senthil balaji

Supreme Court: In a petition filed Tamil Nadu Electricity Minister Senthil Balaji and his wife, challenging the Madras High Court’s judgment, wherein the Court held that the Directorate of Enforcement (‘ED’) was entitled to take Senthil Balaji into police custody, the division bench of AS Bopanna and MM Sundresh*, JJ. has dismissed the said plea challenging ED custody in the money laundering case and allowed ED to have his custody till 12-08-2023 in connection with the cash-for-jobs scam.

The Court held the following:

  • When an arrestee is forwarded to the jurisdictional Magistrate under Section 19(3) PMLA, 2002 no writ of Habeus Corpus would lie. Any plea of illegal arrest is to be made before such Magistrate, since custody becomes judicial. Thus, a writ of Habeas Corpus is not maintainable as the arrest and custody have already been upheld by way of rejection of the bail application.

  • Any non-compliance of the mandate of Section 19 of the PMLA, 2002 would enure to the benefit of the person arrested. For such noncompliance, the Competent Court shall have the power to initiate action under Section 62 of the PMLA, 2002.

  • An order of remand has to be challenged only before a higher forum as provided under the CrPC, 1973 when it depicts a due application of mind both on merit and compliance of Section 167(2) of the CrPC, 1973 read with Section 19 of the PMLA 2002.

  • Section 41-A of the CrPC, 1973 has got no application to an arrest made under the PMLA 2002.

  • The maximum period of 15 days of police custody is meant to be applied to the entire period of investigation, 60 or 90 days, as a whole. The Court directed the Registry to place the matter before the Chief Justice of India for appropriate orders to decide the larger issue of the actual import of Section 167(2) CrPC, 1973 as to whether the 15 days period of custody in favour of the police should be only within the first 15 days of remand or spanning over the entire period of investigation 60 or 90 days, as the case may be, as a whole.

  • The words “such custody” occurring in Section 167(2) of the CrPC, 1973 would include not only police custody but also that of other investigating agencies.

  • The word “custody” under Section 167(2) of the CrPC, 1973 shall mean actual custody.

  • Curtailment of 15 days of police custody by any extraneous circumstances, act of God, an order of Court not being the handy work of investigating agency would not act as a restriction.

  • Section 167 of the CrPC, 1973 is a bridge between liberty and investigation performing a fine balancing act.


A case was registered in the Enforcement Case Information Report by the State against V Senthil Balaji in connection with the cash-for-jobs scam. It was followed by a summons requiring his attendance. A search was conducted by the Authorised Officer invoking Section 17 of the Prevention of Money Laundering Act, 2002 at Senthil Balaji premises on 13-06-2023. Finding that Senthil Balaji was not extending adequate cooperation, the Authority had invoked Section 19 of the PMLA, 2002 by way of an arrest on 14-06-2023. An arrest memo was also prepared. Though grounds of arrest were furnished, Senthil Balaji declined to acknowledge them. The information pertaining to the arrest was also intimated to his brother, sister-in-law and wife.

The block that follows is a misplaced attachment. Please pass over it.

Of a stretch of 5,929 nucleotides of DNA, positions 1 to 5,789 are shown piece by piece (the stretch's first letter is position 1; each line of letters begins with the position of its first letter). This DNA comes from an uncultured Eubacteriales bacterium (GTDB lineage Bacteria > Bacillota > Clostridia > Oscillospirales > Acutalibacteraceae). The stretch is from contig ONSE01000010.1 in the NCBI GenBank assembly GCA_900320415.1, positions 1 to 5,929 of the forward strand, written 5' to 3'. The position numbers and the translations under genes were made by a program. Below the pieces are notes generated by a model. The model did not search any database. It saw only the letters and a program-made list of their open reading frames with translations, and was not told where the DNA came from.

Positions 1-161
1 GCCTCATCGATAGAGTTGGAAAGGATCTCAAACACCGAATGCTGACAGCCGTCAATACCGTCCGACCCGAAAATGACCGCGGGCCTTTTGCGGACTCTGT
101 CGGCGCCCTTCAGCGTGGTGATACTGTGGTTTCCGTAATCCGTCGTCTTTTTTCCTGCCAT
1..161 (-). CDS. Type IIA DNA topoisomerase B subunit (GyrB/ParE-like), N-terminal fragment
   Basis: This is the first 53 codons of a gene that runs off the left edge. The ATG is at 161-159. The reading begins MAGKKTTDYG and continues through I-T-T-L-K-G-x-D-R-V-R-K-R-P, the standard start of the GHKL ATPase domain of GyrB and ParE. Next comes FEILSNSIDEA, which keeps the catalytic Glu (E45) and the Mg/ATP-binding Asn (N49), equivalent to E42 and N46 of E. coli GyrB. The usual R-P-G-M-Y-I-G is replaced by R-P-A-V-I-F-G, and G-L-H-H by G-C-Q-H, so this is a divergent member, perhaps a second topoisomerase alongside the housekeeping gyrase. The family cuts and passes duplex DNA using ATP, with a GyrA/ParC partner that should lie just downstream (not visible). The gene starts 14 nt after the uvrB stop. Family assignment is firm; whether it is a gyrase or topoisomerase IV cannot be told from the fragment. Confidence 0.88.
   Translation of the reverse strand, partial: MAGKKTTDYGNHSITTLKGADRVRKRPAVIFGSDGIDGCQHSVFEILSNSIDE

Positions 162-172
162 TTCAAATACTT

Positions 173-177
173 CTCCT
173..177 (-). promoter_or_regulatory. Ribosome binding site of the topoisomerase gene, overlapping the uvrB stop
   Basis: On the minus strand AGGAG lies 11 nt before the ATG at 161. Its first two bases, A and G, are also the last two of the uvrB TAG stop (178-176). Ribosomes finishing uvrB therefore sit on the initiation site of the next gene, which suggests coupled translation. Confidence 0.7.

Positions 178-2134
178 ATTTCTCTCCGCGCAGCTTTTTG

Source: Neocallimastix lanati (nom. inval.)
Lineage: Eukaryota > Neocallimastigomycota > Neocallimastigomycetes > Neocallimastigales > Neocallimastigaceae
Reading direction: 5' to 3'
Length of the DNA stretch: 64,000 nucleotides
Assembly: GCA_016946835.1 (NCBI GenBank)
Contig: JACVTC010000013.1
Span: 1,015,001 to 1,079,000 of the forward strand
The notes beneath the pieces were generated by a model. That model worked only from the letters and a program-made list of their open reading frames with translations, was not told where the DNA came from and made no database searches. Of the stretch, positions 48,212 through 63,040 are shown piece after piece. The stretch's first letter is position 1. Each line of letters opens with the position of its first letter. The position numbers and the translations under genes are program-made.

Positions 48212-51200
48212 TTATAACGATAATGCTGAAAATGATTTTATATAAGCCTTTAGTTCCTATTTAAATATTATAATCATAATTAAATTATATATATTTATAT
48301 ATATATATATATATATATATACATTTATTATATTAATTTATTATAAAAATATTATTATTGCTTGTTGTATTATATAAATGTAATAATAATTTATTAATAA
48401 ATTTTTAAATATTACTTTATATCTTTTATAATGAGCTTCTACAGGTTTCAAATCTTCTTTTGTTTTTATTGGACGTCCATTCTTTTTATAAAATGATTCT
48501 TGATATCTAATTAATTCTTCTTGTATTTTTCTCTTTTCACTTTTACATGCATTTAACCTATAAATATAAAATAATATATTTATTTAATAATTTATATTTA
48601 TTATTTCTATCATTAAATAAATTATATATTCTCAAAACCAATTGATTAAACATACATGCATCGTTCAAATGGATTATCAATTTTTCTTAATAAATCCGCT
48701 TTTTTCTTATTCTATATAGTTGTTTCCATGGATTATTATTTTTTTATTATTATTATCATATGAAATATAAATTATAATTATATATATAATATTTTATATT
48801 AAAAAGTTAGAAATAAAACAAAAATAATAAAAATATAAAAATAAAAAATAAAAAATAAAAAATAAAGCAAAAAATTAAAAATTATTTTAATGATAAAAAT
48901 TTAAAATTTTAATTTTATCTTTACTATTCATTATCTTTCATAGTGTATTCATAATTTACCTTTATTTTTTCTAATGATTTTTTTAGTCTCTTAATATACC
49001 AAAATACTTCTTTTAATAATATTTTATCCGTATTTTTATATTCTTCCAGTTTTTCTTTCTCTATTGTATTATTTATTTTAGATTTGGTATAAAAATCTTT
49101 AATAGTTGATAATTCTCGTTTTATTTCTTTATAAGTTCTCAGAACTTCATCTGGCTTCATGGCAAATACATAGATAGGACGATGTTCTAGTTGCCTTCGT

Senthil Balaji was taken to the Tamil Nadu Government Multi Super Speciality Hospital, as he complained of chest pain. His wife rushed to the High Court and filed a Habeas Corpus petition on the very same day. In the meanwhile, the State filed an application before the Principal Sessions Judge seeking judicial custody for 15 days. An order of remand was passed sending him to judicial custody till 28-06-2023. Thereafter, Senthil Balaji filed an application for bail which was dismissed. Further, the State filed an application seeking custody for further investigation. and was granted custody for a period of 8 days. In the meanwhile, in the pending Habeas Corpus petition additional grounds were raised questioning the orders of the Principal Sessions Judge granting both judicial and police remand. Further, the State filed an application to exclude the period of hospitalisation for the purpose of counting custody period as no actual custody was taken.

Thereafter, the division bench of J Nisha Banu and Justice Bharatha Chakravarthy, JJ. delivered a split verdict in the habeas corpus plea filed by wife of V Senthil Balaji, Minister for Electricity, Prohibition & Excise, Tamil Nadu against his arrest by the Directorate of Enforcement (‘ED’) for money laundering in cash for job scam case. Further, placed the matter before the Chief Justice for further orders.

Also read:

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Madras HC split verdict in Habeas Corpus plea filed by Senthil Balaji’s wife against his arrest by ED: Decoding Justice Nisha Banu’s opinion


Madras HC split verdict in Habeas Corpus plea filed by Senthil Balaji’s wife against his arrest by ED: Decoding Justice D. Bharatha Chakravarthy’s opinion


Madras HC delivers split verdict in Habeas Corpus plea filed by TN Minister Senthil Balaji’s wife against his arrest by ED

The Madras High Court in its tie breaker judgment held that ED has the power to seek custody of a person arrested. Further, the Court excluded the time spent by Senthil Balaji in the Hospital from the initial 15 days’ time for grant of custody to ED. It was also held that the habeas corpus petition would be maintainable in exceptional circumstances, but this case does not attract any exceptional circumstance and consequently since an order of remand had been passed by a Court of competent jurisdiction, the relief sought in the petition cannot be granted.

Also read: Explained| Madras High Court tie breaker verdict in Senthil Balaji habeas corpus petition


The Court said that a writ of Habeas Corpus shall only be issued when the detention is illegal. As a matter of rule, an order of remand by a judicial officer, culminating into a judicial function cannot be challenged by way of a writ of Habeas Corpus, while it is open to the person aggrieved to seek other statutory remedies. When there is a non-compliance of the mandatory provisions along with a total non-application of mind, there may be a case for entertaining a writ of Habeas Corpus and that too by way of a challenge.